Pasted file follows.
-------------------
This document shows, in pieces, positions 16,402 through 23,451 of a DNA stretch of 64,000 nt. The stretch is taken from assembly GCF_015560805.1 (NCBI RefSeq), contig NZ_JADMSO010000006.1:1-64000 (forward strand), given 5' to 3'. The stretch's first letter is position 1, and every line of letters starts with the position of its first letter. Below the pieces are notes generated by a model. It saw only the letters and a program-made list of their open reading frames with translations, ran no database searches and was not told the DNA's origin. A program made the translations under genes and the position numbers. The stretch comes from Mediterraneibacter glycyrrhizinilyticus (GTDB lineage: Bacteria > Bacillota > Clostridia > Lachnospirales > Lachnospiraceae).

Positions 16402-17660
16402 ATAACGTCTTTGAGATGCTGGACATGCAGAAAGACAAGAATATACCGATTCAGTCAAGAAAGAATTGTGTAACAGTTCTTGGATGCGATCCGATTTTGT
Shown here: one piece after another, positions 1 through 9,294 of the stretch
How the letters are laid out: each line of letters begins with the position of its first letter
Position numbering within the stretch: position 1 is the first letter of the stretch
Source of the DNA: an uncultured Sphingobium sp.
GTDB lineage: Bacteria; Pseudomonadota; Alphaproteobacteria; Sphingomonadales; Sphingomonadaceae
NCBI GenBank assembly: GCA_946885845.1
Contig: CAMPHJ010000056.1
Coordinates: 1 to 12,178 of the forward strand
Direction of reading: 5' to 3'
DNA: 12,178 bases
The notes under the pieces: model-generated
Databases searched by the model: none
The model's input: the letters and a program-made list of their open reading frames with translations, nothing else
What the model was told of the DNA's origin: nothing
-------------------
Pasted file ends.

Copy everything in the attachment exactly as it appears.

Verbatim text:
This document shows, in pieces, positions 16,402 through 23,451 of a DNA stretch of 64,000 nt. The stretch is taken from assembly GCF_015560805.1 (NCBI RefSeq), contig NZ_JADMSO010000006.1:1-64000 (forward strand), given 5' to 3'. The stretch's first letter is position 1, and every line of letters starts with the position of its first letter. Below the pieces are notes generated by a model. It saw only the letters and a program-made list of their open reading frames with translations, ran no database searches and was not told the DNA's origin. A program made the translations under genes and the position numbers. The stretch comes from Mediterraneibacter glycyrrhizinilyticus (GTDB lineage: Bacteria > Bacillota > Clostridia > Lachnospirales > Lachnospiraceae).

Positions 16402-17660
16402 ATAACGTCTTTGAGATGCTGGACATGCAGAAAGACAAGAATATACCGATTCAGTCAAGAAAGAATTGTGTAACAGTTCTTGGATGCGATCCGATTTTGT
Shown here: one piece after another, positions 1 through 9,294 of the stretch
How the letters are laid out: each line of letters begins with the position of its first letter
Position numbering within the stretch: position 1 is the first letter of the stretch
Source of the DNA: an uncultured Sphingobium sp.
GTDB lineage: Bacteria; Pseudomonadota; Alphaproteobacteria; Sphingomonadales; Sphingomonadaceae
NCBI GenBank assembly: GCA_946885845.1
Contig: CAMPHJ010000056.1
Coordinates: 1 to 12,178 of the forward strand
Direction of reading: 5' to 3'
DNA: 12,178 bases
The notes under the pieces: model-generated
Databases searched by the model: none
The model's input: the letters and a program-made list of their open reading frames with translations, nothing else
What the model was told of the DNA's origin: nothing